An absorbing read about digital privacy and one man’s fateful choice to disclose government secrets.



The young readers version of the bestselling memoir by a man who revealed the scope of the U.S. government’s spying on its own citizens.

Snowden gained instant fame in 2013 when he released documents to hand-picked journalists that demonstrated the depth of the National Security Agency’s unconstitutional surveillance of ordinary Americans’ phone calls, emails, texts and more. His memoir uncovers the roots of his concerns and traces his journey from eager government intelligence worker to whistleblower. The book is divided into three parts. The first covers Snowden’s growing-up years, including his fascination with computers and the internet, his hacks for getting through school with minimal effort, his first job, a short stint in the Army, meeting his future wife, and eventually obtaining his first high-level security clearance at age 22. Part 2 focuses on his increasing unease as he moved up the intelligence career ladder. Part 3 details how he discovered the massive invasion of ordinary citizens’ privacy, his decision to alert the press, and the sobering aftermath. Snowden tells good stories that illuminate his thinking while also providing intriguing glimpses into the world of surveillance. His prose is crisp and clear, although the afterword written for this version, which focuses on staying digitally safe on the internet, is not as tight as the rest of the book.

An absorbing read about digital privacy and one man’s fateful choice to disclose government secrets. (Memoir. 12-18)

Pub Date: Feb. 9, 2021

ISBN: 978-1-250-76791-2

Page Count: 256

Publisher: Henry Holt

Review Posted Online: Nov. 17, 2020

Kirkus Reviews Issue: Dec. 1, 2020

Did you like this book?

No Comments Yet

Small but mighty necessary reading.


From the Pocket Change Collective series

A miniature manifesto for radical queer acceptance that weaves together the personal and political.

Eli, a cis gay white Jewish man, uses his own identities and experiences to frame and acknowledge his perspective. In the prologue, Eli compares the global Jewish community to the global queer community, noting, “We don’t always get it right, but the importance of showing up for other Jews has been carved into the DNA of what it means to be Jewish. It is my dream that queer people develop the same ideology—what I like to call a Global Queer Conscience.” He details his own isolating experiences as a queer adolescent in an Orthodox Jewish community and reflects on how he and so many others would have benefitted from a robust and supportive queer community. The rest of the book outlines 10 principles based on the belief that an expectation of mutual care and concern across various other dimensions of identity can be integrated into queer community values. Eli’s prose is clear, straightforward, and powerful. While he makes some choices that may be divisive—for example, using the initialism LGBTQIAA+ which includes “ally”—he always makes clear those are his personal choices and that the language is ever evolving.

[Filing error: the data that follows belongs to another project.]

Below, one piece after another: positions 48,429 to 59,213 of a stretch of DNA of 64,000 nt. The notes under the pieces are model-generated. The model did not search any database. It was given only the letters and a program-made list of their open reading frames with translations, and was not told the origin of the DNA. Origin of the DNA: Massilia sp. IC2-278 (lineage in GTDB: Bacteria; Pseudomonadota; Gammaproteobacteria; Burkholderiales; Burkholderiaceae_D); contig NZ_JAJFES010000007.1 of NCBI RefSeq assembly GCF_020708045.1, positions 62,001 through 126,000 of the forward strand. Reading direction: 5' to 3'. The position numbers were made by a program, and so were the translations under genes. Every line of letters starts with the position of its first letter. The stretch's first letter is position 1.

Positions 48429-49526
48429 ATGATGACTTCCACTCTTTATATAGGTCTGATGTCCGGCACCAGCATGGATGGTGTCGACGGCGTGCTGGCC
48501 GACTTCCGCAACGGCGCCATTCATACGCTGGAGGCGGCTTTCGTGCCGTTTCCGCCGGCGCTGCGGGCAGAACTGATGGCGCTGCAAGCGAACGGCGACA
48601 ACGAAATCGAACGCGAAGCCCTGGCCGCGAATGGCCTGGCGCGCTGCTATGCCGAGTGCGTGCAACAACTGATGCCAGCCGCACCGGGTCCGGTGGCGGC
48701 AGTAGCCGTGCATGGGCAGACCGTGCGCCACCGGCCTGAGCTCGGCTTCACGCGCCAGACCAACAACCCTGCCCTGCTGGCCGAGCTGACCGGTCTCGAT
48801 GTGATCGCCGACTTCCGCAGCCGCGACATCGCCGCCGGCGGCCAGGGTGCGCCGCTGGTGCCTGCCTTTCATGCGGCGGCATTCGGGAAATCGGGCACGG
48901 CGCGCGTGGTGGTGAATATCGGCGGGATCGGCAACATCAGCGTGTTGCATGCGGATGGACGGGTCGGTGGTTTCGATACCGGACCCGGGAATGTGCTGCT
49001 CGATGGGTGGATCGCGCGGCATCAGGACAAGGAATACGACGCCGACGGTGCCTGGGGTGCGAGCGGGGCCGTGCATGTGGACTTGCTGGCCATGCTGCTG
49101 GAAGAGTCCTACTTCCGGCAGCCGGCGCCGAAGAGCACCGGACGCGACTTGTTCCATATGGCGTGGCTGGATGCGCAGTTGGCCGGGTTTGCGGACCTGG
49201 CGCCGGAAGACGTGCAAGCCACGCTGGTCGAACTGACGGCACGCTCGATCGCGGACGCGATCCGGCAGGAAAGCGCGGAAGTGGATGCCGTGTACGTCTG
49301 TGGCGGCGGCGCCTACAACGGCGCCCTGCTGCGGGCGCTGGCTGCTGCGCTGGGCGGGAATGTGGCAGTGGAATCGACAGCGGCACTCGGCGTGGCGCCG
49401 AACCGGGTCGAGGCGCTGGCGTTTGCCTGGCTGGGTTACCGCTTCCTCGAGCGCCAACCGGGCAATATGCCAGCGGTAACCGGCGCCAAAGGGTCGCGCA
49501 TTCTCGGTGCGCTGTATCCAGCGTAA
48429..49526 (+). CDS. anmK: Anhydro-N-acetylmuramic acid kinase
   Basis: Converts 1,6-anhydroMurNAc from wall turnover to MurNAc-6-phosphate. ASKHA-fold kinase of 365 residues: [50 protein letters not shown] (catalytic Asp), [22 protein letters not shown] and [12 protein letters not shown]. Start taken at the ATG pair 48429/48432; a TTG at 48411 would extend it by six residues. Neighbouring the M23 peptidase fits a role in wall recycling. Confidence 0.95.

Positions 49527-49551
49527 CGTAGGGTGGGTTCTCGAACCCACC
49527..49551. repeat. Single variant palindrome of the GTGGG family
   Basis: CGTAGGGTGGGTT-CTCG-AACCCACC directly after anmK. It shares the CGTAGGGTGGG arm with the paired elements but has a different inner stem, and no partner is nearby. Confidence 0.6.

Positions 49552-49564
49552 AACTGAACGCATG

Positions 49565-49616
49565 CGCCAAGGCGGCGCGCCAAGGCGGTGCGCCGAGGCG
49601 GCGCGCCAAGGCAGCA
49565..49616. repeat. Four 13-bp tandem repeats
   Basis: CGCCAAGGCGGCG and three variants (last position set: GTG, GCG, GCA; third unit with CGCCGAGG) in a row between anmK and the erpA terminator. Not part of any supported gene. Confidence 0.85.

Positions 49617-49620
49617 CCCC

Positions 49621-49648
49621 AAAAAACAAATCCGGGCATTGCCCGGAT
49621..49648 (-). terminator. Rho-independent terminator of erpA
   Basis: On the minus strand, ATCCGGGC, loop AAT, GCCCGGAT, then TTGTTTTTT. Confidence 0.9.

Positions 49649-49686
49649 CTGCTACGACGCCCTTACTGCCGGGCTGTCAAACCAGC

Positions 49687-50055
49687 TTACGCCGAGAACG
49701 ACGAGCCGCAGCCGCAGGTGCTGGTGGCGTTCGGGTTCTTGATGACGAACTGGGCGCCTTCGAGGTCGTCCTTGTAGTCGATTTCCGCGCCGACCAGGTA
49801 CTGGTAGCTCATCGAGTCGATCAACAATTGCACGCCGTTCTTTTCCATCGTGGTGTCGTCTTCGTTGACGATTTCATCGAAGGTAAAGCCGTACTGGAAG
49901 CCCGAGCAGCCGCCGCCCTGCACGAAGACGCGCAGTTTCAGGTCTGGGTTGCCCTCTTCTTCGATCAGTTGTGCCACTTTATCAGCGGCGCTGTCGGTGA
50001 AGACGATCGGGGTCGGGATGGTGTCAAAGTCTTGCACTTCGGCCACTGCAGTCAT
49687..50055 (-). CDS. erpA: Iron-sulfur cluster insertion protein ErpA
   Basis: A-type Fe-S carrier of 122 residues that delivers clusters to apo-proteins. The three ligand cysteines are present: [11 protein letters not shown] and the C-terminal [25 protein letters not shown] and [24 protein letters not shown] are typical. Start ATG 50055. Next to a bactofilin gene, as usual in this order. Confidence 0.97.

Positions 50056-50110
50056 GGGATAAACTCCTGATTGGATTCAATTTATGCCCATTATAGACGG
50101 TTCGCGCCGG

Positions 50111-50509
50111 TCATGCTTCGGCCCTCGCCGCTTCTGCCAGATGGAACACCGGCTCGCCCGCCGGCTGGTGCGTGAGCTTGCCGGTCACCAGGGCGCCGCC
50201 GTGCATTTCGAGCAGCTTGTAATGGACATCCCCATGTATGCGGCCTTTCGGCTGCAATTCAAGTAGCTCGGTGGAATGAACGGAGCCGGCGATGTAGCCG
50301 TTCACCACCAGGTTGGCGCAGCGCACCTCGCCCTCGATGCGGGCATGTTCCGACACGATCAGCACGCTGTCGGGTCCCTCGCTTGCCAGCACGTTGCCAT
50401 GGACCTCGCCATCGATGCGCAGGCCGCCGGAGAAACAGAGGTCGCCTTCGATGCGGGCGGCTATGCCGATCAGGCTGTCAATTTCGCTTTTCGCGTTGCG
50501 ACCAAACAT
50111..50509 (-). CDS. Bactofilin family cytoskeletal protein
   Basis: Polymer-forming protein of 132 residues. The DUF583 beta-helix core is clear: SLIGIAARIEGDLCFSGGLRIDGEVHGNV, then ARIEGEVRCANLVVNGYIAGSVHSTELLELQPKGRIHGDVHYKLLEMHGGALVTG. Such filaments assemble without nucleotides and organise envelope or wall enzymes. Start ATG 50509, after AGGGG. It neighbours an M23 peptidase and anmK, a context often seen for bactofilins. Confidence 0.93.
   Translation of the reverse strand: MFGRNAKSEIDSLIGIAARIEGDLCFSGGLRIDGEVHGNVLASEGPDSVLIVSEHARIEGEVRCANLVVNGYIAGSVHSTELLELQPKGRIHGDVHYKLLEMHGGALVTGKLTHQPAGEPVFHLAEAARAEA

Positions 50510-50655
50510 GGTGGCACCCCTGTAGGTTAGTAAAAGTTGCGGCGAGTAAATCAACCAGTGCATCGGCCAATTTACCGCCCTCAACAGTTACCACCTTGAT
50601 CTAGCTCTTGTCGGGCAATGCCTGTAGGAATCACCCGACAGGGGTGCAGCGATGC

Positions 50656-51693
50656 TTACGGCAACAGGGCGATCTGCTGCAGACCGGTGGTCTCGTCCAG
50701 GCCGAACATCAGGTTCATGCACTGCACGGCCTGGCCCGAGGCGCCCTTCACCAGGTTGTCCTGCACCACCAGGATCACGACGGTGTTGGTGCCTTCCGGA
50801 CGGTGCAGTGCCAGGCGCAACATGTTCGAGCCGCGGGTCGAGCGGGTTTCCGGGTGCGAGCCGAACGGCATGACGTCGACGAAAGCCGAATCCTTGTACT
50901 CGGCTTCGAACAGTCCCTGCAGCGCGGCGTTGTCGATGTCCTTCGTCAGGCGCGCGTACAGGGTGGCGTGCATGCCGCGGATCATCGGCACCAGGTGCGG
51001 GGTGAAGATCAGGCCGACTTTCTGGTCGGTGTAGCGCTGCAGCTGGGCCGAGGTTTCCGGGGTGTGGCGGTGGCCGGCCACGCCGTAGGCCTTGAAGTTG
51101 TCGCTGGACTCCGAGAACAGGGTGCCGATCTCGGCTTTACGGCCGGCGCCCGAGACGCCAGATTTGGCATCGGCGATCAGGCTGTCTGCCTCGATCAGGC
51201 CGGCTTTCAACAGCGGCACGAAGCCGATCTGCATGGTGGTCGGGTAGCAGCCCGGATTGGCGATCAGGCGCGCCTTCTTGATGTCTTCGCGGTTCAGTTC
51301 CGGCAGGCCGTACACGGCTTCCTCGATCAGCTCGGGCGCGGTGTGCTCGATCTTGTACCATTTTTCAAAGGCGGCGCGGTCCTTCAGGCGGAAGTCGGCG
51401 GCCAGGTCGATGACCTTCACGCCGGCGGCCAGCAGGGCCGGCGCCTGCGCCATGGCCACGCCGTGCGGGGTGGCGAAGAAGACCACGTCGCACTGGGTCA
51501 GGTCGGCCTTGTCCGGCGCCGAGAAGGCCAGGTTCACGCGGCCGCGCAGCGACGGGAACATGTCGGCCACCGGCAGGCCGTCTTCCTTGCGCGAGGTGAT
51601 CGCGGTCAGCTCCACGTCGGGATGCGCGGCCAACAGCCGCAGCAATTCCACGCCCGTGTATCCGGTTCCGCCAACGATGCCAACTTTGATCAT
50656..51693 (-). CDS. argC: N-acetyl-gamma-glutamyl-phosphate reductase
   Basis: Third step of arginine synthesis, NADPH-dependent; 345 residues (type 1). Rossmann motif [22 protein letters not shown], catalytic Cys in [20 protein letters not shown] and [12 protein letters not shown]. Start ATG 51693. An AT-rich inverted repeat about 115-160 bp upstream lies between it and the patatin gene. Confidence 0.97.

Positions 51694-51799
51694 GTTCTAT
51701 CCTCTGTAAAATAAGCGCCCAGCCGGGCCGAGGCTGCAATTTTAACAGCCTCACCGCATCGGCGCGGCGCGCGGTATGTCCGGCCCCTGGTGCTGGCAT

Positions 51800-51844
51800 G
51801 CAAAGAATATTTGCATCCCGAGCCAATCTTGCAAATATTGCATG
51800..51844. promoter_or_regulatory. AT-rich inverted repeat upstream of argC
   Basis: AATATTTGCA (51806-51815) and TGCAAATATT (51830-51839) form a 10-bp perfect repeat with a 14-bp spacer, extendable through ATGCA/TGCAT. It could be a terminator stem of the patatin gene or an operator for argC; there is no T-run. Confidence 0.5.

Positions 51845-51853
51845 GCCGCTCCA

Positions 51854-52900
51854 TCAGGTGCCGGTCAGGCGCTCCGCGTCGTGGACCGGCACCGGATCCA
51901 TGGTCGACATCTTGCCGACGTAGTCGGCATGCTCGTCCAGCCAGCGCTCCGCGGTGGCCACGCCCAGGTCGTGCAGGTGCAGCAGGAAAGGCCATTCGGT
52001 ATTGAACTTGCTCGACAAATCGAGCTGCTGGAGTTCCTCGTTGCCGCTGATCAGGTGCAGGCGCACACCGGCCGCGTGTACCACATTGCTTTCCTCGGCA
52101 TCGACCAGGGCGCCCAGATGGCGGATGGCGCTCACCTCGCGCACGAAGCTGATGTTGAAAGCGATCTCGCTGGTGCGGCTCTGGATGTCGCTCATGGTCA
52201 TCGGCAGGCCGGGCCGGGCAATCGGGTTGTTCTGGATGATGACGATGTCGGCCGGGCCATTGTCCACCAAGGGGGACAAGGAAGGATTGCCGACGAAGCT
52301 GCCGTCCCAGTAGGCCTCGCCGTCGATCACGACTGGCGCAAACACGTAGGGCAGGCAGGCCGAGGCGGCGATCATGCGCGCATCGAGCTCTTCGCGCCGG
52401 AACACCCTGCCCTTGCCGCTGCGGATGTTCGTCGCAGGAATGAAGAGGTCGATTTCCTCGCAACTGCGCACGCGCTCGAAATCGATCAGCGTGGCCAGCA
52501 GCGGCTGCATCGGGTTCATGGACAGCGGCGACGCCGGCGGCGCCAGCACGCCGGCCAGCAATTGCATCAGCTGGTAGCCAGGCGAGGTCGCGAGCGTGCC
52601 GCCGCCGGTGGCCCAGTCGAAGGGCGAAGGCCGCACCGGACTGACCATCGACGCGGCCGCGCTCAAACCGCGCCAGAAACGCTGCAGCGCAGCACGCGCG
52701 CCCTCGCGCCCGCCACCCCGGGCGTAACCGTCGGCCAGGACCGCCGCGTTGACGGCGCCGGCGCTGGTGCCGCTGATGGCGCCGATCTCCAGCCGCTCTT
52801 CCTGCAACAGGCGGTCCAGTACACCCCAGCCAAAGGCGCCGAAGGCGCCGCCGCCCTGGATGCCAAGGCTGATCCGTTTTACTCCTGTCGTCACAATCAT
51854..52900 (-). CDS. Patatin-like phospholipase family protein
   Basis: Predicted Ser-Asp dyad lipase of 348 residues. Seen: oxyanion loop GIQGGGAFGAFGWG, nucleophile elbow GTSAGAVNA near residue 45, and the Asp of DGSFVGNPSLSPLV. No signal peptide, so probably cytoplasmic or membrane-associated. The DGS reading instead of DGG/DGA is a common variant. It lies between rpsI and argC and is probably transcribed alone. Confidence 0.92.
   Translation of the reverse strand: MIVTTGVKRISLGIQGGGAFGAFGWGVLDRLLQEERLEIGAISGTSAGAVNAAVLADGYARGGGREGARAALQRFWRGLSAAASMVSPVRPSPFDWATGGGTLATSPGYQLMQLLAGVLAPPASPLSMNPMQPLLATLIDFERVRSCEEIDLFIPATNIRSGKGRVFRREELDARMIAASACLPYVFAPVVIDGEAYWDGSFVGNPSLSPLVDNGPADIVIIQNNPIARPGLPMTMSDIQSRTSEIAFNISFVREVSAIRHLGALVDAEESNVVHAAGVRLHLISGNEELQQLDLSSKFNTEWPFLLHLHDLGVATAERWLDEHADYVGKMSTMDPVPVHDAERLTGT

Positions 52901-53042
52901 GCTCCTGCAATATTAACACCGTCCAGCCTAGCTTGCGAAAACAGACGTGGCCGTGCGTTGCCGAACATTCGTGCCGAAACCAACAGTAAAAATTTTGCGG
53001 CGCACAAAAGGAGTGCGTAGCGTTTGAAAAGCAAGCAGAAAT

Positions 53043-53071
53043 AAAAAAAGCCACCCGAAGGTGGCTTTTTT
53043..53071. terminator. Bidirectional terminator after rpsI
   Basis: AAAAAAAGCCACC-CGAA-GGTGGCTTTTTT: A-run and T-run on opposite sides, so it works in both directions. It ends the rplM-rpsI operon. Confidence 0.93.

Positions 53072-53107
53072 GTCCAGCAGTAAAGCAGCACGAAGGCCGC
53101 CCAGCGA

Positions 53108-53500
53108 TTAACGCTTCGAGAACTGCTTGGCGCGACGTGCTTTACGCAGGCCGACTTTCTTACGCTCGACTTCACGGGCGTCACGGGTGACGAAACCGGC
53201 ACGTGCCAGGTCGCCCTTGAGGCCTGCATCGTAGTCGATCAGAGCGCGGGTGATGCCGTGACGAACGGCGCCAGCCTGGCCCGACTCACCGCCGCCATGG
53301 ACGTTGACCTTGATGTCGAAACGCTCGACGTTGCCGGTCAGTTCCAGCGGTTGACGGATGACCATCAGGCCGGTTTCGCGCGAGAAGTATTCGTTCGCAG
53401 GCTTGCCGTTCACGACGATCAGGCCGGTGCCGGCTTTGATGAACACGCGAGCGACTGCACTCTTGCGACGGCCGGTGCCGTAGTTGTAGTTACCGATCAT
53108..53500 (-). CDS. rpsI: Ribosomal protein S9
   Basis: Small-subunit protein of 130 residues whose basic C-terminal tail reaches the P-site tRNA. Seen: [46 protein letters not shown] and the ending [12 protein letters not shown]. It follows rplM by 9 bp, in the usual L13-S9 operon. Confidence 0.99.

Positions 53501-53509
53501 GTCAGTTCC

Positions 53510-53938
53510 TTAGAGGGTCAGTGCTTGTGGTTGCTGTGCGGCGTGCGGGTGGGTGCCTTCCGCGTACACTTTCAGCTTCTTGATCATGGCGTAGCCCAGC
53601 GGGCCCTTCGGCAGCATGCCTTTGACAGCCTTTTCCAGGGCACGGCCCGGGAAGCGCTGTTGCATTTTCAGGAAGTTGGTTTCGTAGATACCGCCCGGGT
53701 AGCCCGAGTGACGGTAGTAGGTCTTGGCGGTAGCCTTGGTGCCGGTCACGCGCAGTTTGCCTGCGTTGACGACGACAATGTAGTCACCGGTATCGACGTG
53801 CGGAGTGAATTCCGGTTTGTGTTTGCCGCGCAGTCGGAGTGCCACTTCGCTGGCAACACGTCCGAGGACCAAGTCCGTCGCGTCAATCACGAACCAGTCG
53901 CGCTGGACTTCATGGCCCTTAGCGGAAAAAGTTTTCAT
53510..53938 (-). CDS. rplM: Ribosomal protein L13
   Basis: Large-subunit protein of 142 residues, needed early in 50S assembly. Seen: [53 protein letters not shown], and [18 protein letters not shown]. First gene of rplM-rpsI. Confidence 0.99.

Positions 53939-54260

Small but mighty necessary reading. (resources) (Nonfiction. 14-18)

Pub Date: June 2, 2020

ISBN: 978-0-593-09368-9

Page Count: 64

Publisher: Penguin Workshop

Review Posted Online: March 29, 2020

Kirkus Reviews Issue: April 15, 2020

Did you like this book?

No Comments Yet

A powerful reminder of a history that is all too timely today.

Our Verdict

  • Our Verdict
  • GET IT

  • Kirkus Reviews'
    Best Books Of 2019

  • New York Times Bestseller


A beautifully heart-wrenching graphic-novel adaptation of actor and activist Takei’s (Lions and Tigers and Bears, 2013, etc.) childhood experience of incarceration in a World War II camp for Japanese Americans.

Takei had not yet started school when he, his parents, and his younger siblings were forced to leave their home and report to the Santa Anita Racetrack for “processing and removal” due to President Franklin D. Roosevelt’s Executive Order 9066. The creators smoothly and cleverly embed the historical context within which Takei’s family’s story takes place, allowing readers to simultaneously experience the daily humiliations that they suffered in the camps while providing readers with a broader understanding of the federal legislation, lawsuits, and actions which led to and maintained this injustice. The heroes who fought against this and provided support to and within the Japanese American community, such as Fred Korematsu, the 442nd Regiment, Herbert Nicholson, and the ACLU’s Wayne Collins, are also highlighted, but the focus always remains on the many sacrifices that Takei’s parents made to ensure the safety and survival of their family while shielding their children from knowing the depths of the hatred they faced and danger they were in. The creators also highlight the dangerous parallels between the hate speech, stereotyping, and legislation used against Japanese Americans and the trajectory of current events. Delicate grayscale illustrations effectively convey the intense emotions and the stark living conditions.

A powerful reminder of a history that is all too timely today. (Graphic memoir. 14-adult)

Pub Date: July 16, 2019

ISBN: 978-1-60309-450-4

Page Count: 208

Publisher: Top Shelf Books

Review Posted Online: Aug. 5, 2019

Did you like this book?